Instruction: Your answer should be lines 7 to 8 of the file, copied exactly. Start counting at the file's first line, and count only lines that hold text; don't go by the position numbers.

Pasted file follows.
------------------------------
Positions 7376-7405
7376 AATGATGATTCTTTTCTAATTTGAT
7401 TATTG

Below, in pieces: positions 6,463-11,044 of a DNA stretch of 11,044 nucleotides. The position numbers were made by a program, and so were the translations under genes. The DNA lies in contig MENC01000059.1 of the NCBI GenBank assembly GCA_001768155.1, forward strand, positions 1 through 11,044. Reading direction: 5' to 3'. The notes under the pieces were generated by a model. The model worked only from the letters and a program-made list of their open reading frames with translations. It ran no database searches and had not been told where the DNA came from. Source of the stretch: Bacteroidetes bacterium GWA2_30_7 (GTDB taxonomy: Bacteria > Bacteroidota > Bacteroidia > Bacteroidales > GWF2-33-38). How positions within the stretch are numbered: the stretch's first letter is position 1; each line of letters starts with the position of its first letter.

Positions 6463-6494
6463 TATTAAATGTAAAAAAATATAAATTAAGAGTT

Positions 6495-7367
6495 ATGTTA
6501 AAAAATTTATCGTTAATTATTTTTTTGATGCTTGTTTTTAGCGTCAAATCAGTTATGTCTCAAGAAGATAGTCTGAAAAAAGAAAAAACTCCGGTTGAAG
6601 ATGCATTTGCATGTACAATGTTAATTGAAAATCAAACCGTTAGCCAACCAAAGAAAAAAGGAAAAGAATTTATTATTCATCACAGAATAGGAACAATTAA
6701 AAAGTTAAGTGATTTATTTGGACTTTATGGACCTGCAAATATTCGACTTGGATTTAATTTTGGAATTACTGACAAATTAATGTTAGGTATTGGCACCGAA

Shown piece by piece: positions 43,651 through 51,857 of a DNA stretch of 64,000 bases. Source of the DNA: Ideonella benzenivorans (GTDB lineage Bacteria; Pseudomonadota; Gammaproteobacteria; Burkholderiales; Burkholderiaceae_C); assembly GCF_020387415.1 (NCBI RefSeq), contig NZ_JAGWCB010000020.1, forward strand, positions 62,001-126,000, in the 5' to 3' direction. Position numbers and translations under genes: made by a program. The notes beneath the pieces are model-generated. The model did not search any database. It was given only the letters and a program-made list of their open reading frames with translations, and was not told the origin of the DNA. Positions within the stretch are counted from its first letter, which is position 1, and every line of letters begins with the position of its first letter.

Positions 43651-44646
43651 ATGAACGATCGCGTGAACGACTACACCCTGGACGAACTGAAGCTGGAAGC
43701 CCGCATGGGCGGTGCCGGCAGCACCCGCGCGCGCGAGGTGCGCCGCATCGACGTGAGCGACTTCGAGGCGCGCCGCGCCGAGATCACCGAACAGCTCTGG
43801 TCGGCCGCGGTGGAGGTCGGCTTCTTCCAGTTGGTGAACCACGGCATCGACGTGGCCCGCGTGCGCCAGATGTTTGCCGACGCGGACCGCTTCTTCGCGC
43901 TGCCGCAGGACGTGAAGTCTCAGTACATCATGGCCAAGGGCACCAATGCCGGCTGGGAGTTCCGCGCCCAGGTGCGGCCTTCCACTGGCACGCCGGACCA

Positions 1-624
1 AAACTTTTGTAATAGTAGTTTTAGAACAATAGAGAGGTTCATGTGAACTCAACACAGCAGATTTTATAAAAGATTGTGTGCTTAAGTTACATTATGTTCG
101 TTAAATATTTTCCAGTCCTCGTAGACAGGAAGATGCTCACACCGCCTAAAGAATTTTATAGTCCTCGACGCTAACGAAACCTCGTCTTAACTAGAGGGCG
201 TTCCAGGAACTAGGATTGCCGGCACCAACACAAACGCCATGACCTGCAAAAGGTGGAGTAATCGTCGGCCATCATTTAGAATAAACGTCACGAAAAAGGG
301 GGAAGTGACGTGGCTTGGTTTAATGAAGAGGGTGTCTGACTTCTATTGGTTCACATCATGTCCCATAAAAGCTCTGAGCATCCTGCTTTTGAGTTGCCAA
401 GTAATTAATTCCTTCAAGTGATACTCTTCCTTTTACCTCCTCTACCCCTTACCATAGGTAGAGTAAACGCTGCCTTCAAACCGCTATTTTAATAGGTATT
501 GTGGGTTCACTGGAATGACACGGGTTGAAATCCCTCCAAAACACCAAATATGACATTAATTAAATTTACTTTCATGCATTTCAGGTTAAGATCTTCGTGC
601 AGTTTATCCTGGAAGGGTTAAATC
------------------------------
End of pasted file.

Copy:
Positions 6495-7367
6495 ATGTTA